In Charts: What Technicals Are Saying About Indian Markets
An employee passes an electronic index curve displaying current share prices. (Photographer/Bloomberg)

In Charts: What Technicals Are Saying About Indian Markets

India’s equities snapped their six-week gaining streak as investors preferred to book profits amid lack of positive global cues and credit risk woes among Indian banks.

“This week, the global markets were in a consolidation mode and a similar thing played out in India as well,” said Sanjeev Zarbade, vice president (PCG research) at Kotak Securities. “The market mood remained cautious due to insufficient progress on the next round of the U.S. fiscal stimulus, worries about credit risks in Indian banks and valuation-related concerns.”

In Charts: What Technicals Are Saying About Indian Markets

In the week ended July 31, the BSE Sensex and the Nifty 50 Index declined more than 1% each. The broader markets, however, outperformed the benchmarks as the Nifty Midcap and Smallcap indices ended with marginal gains. While the Nifty Bank Index was one of the biggest losers during the week, pharma and information technology stocks stood out.

In Charts: What Technicals Are Saying About Indian Markets

“The global risk-on environment is now showing signs of cooling off. While this does not mean equities will see a major downside, this certainly paves the way for some consolidation at current levels,” said Milan Vaishnav, CMT, MSTA, technical analyst and founder of Gemstone Equity Research. “We reiterate the need to refrain from aggressive longs unless the Nifty takes out 11,300-11,350 levels on a closing basis. Until this happens, we will find the index vulnerable at higher levels.”

As the headline indices look overstretched at higher levels, technical analysts focus on specific stocks and sectors going into the next week.

The Relative Rotation Graph, used to gauge relative strength of equities against a common benchmark and each other, suggests State Bank of India, ICICI Bank, Infosys Ltd. and Bharat Petroleum Corp. may relatively outperform the Nifty 50 Index.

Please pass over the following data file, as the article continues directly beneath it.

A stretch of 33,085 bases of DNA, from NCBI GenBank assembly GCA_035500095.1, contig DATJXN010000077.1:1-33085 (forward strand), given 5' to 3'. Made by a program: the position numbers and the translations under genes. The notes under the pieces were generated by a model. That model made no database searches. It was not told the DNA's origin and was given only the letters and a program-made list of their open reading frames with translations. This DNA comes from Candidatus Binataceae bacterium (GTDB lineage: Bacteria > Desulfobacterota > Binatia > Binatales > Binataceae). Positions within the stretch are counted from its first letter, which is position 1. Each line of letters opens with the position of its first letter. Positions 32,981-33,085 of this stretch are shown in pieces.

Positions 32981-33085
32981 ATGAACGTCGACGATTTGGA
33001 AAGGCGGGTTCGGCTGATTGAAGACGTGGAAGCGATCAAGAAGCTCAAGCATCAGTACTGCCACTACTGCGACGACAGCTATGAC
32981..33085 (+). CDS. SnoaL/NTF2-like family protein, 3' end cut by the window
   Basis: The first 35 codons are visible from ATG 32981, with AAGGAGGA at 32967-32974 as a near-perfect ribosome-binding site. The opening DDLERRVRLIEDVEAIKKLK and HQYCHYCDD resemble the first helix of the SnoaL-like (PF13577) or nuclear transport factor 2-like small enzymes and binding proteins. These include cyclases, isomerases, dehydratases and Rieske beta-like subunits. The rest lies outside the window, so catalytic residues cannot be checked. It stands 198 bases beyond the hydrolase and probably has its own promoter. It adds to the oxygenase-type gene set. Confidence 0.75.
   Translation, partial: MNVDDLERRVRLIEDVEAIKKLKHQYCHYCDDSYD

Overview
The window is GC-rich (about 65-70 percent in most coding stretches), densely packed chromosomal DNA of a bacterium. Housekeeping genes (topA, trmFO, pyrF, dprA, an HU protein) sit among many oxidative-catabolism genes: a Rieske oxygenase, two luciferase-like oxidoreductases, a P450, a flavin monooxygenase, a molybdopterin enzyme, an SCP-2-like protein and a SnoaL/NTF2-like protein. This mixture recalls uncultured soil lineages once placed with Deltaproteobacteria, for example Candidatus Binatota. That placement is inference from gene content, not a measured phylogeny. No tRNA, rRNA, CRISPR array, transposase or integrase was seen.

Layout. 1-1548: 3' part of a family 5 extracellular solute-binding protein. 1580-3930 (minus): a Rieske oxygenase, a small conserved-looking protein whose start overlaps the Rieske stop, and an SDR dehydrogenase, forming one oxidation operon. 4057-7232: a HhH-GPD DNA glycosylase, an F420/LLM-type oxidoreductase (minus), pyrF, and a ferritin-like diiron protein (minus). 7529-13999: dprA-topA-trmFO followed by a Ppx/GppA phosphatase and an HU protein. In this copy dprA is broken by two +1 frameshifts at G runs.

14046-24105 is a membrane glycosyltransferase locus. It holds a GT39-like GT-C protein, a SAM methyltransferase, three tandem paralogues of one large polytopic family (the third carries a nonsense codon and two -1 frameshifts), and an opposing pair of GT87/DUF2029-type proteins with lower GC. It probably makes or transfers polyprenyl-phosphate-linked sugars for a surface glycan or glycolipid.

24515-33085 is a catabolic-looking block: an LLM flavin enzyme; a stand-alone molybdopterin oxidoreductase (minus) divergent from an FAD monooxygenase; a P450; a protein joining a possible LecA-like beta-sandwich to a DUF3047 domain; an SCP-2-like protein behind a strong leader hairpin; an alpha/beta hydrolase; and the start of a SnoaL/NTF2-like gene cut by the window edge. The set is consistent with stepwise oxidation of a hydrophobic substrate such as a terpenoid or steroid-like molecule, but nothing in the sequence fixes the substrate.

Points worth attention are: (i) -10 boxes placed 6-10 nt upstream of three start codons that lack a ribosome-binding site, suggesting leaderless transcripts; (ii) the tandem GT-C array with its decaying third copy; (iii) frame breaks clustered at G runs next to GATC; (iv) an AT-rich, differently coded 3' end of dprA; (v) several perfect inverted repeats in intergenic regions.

“Infosys has seen a sharp rise in its relative momentum and is heading directly toward the leading quadrant. SBI and ICICI Bank are comfortably placed in the improving quadrant, while BPCL has rotated positively and moved into the leading quadrant,” Vaishnav said.

In Charts: What Technicals Are Saying About Indian Markets

Bharti Airtel Ltd., Adani Ports & Special Exonomic Zones Ltd., Britannia Industries Ltd. and Bharti Infratel Ltd., however, may relatively underperform the Nifty 50.

“Bharti Infratel and Adani Ports have witnessed a sharp drop in its relative momentum and have rotated into the weakening quadrant. Britannia and Bharti Airtel continue to lose their relative momentum and appear to be moving toward the lagging quadrant,” Vaishnav said.

In Charts: What Technicals Are Saying About Indian Markets

Gold’s Rally Intact

The price of gold has nearly doubled from its low in December 2015. Yet, the rally may continue and prices may advance further from current levels to record highs over the coming months, Abhishek Chinchalkar, CMT, head of education at Fyers Securities, said as he highlighted the relationship between gold and the U.S. 10-year TIPS yield and the dollar index.

“There is a strong inverse correlation between gold prices and the U.S. 10-year TIPS (treasury inflation-protected securities) yield. One reason for the existence of this inverse correlation is because gold, a non-interest-bearing asset, often competes with interest-bearing assets such as bonds. When inflation-adjusted bond yields decline, the attractiveness to hold bonds reduces and that to hold gold increases and vice versa,” Chinchalkar told BloombergQuint.

“Currently, the 10-year real yield in the U.S. is negative 1%, meaning investors are earning negative periodic returns on bonds when adjusted for expected inflation. This is a perfect environment in which gold thrives.”

In Charts: What Technicals Are Saying About Indian Markets

Also, a weak dollar strengthens the case for gold prices to move higher.

“As gold is priced in dollar terms, it tends to move in the opposite direction of the U.S. dollar. That is, a weakening dollar is bullish for gold, and vice versa. The best way to monitor the performance of the dollar is to track the U.S. Dollar Index, which measures the dollar’s relative performance against a basket of six major currencies of the world,” Chinchalkar said. “Currently, gold has broken its prior life-time high. At the same time, the U.S. Dollar Index is trading right at a crucial support line that connects the 2011 and the 2014 lows. If the current decline in the U.S. Dollar Index fails to halt at this trendline, gold would continue benefiting from the dollar’s softness.”

In Charts: What Technicals Are Saying About Indian Markets
BQ Install

Bloomberg Quint

Add BloombergQuint App to Home screen.